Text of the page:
“Did anything unusual happen in group that night? Did Rachel Solando say anything or do anything out of the ordinary?” “She didn’t say a word. She’s a mouse. She just sat there. She killed her kids, you know. Three of them. You believe that? What kind of person does that sort of thing? Sick fucking people in this world, sirs, if you don’t mind me mentioning.”

“People have problems,” Chuck said. “Some are deeper than others.

Sick, like you said. They need help.”

“They need gas,” Peter said.

“Excuse me?”

“Gas,” Peter said to Teddy. “Gas the retards. Gas the killers. Killed her own kids? Gas the bitch.”

They sat silent, Peter glowing as if he’d illuminated the world for them. After a while, he patted the table and stood.

“Good to meet you, gents. I’ll be getting back.”

Teddy used a pencil to doodle on the file cover, and Peter stopped, looked back at him.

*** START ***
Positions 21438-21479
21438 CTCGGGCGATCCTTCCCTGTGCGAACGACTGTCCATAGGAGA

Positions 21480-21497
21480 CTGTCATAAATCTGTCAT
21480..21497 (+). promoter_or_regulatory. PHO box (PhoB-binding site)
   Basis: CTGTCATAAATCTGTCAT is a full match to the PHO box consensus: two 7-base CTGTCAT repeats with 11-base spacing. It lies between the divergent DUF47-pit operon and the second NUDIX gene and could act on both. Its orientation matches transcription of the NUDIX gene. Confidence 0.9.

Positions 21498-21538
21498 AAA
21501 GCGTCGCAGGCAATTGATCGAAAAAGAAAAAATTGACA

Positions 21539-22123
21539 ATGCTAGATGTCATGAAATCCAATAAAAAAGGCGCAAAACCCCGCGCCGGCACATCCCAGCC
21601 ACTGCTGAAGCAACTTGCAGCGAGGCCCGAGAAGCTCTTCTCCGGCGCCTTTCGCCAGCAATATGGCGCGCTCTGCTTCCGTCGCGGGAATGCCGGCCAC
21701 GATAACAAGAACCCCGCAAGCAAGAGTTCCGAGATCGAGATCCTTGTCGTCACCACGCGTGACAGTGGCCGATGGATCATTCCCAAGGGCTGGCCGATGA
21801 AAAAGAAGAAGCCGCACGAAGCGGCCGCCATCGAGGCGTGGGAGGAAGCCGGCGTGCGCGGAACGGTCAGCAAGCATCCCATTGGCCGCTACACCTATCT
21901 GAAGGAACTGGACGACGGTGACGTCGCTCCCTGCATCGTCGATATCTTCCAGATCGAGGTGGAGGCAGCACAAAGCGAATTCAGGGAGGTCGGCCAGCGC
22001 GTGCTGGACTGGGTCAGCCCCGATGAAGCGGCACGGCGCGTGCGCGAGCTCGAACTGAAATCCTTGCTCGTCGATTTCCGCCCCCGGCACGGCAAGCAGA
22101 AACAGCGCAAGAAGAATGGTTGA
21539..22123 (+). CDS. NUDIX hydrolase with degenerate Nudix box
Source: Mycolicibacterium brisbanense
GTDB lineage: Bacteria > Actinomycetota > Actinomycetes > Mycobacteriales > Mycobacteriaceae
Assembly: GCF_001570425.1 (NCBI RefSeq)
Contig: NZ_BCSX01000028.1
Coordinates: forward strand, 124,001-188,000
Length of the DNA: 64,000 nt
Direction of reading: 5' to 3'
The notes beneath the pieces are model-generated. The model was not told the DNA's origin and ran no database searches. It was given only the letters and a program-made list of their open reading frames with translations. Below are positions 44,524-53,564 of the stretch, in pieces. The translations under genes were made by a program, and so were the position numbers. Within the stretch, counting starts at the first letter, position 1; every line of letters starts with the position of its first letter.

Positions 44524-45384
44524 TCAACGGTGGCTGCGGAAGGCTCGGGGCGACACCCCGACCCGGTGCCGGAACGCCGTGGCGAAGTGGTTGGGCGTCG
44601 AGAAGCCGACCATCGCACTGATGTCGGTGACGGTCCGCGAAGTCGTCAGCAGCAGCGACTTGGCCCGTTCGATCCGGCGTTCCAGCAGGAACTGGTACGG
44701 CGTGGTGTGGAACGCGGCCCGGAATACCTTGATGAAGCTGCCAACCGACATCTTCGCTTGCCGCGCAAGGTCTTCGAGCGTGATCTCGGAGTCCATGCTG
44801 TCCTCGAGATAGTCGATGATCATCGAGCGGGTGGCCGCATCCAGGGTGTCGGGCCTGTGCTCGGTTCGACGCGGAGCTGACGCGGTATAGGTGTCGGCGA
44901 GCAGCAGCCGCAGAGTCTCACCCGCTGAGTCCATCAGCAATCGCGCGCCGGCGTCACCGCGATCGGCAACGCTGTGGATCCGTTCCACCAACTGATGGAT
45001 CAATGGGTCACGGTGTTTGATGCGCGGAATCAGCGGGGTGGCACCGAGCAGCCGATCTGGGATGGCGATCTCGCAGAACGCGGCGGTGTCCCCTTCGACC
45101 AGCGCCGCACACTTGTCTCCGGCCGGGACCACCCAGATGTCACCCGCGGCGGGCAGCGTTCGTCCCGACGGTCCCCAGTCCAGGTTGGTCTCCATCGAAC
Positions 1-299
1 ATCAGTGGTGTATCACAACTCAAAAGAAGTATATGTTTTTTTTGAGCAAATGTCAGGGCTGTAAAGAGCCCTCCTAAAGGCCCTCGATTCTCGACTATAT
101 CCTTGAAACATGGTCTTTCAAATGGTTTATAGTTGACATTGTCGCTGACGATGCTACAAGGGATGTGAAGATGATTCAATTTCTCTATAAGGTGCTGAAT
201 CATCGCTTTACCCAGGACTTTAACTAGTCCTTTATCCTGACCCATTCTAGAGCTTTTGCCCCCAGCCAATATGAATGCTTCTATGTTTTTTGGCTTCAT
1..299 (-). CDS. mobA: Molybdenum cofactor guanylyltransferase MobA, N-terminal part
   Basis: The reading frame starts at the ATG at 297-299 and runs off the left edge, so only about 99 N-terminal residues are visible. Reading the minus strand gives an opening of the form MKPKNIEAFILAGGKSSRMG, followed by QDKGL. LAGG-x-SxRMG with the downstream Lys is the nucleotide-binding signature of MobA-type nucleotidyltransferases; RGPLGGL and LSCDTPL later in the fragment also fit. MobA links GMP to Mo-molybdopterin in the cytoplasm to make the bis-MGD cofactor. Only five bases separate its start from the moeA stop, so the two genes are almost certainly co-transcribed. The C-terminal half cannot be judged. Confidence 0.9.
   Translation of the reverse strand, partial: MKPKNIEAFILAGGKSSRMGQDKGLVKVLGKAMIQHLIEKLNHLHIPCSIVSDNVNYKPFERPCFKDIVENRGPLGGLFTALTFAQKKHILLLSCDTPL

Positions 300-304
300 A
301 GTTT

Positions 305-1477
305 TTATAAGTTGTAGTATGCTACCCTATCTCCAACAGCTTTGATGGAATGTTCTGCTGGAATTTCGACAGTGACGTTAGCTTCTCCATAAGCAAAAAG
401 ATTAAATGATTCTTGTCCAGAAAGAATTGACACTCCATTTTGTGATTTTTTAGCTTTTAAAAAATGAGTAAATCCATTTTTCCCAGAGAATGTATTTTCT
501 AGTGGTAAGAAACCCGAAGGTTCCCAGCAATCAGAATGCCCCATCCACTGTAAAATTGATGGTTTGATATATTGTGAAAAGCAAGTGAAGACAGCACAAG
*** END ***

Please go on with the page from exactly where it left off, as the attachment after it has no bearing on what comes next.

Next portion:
“Peter,” Teddy said.


“Could you stop that?”

Teddy scratched his initials into the cardboard in long, slow strokes. “I was wondering if—“ “Could you please, please... ?”

Teddy looked up, still pulling the pencil down the file cover.


“ stop toat.

“What?” Teddy looked at him, looked down at the file. He lifted the pencil, cocked an eyebrow.

“Yes. Please. That.”

Teddy dropped the pencil on the cover. “Better?”

“Thank you.”

“Do you know a patient, Peter, by the name of Andrew Laeddis?”


“No? No one here by that name?”

Peter shrugged. “Not in Ward A. He could be in C. We don’t mingle with them. They’re fucking nuts.”

“Well, thank you, Peter,” Teddy said, and picked up the pencil and went back to doodling.

AFTER PETER BREENE, they interviewed Leonora Grant. Leonora was convinced that she was Mary Pickford and Chuck was Douglas Fairbanks and Teddy was Charlie Chaplin. She thought that the cafeteria was an office on Sunset Boulevard and they were here to discuss a public stock offering in United Artists. She kept caressing the back of Chuck’s hand and asking who was going to record the minutes.  In the end, the orderlies had to pull her hand from Chuck’s wrist while Leonora cried, “Adieu, mon ch&i. Adieu.”